Mr. Wall has 35 years of banking experience, most recently as Executive Vice President and Director of Human Resources for Zions
Bancorporation and its subsidiary, California Bank & Trust, from October 1998 to February 2005. From 1987 to 1998, Mr. Wall worked for
H.F. Ahmanson/ Home Savings of America as a senior executive managing both human resources and training corporate-wide. Mr. Wall also
spent 17 years with First Interstate Bancorp in a variety of commercial, retail and administrative positions.
     Larry L. Woodrum has been a director of Western Alliance, and President and Chief Executive Officer of BankWest of Nevada, since
their establishment in 1995 and 1994, respectively. Mr. Woodrum has over 40 years of banking experience. From 1979 until he joined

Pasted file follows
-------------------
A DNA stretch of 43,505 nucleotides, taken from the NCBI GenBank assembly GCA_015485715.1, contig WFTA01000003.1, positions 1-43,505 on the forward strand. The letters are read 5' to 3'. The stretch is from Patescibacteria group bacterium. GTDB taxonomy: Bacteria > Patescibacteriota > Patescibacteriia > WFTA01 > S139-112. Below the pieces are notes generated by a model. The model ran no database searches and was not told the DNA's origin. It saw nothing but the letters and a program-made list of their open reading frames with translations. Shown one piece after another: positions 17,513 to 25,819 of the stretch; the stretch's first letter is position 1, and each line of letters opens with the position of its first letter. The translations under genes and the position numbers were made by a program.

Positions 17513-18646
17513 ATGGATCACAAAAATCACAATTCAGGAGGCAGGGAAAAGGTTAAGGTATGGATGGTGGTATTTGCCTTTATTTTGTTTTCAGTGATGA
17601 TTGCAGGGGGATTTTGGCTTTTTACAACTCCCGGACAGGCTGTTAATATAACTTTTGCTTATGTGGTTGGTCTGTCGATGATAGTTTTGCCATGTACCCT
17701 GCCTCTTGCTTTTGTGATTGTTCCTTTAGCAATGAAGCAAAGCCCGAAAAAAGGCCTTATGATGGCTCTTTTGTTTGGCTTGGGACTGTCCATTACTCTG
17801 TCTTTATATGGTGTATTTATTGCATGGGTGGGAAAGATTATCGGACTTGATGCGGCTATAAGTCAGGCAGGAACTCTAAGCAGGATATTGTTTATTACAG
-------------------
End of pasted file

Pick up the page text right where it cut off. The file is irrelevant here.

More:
BankWest of Nevada, Mr. Woodrum served Nevada State Bank in a variety of capacities, including Chief Credit Officer and Corporate
Secretary. Prior to joining Nevada State Bank, Mr. Woodrum was employed for 25 years by First National Bank of Nevada, where he was
engaged in a broad range of operational and consumer and commercial lending activities. Mr. Woodrum is an active member of the Nevada
Bankers Association, and formerly served as a member of their board of directors.

Director Independence
     The New York Stock Exchange’s rules include a requirement that a majority of directors of NYSE-listed companies be “independent.” For
a director to be “independent” under the NYSE’s rules, the board of directors must affirmatively determine that the director has no material
relationship with us, including our subsidiaries, either directly or as a partner, shareholder, or officer of an organization that has a relationship

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with us. Subject to certain exceptions, the NYSE rules also expressly provide that a person cannot be an independent director if: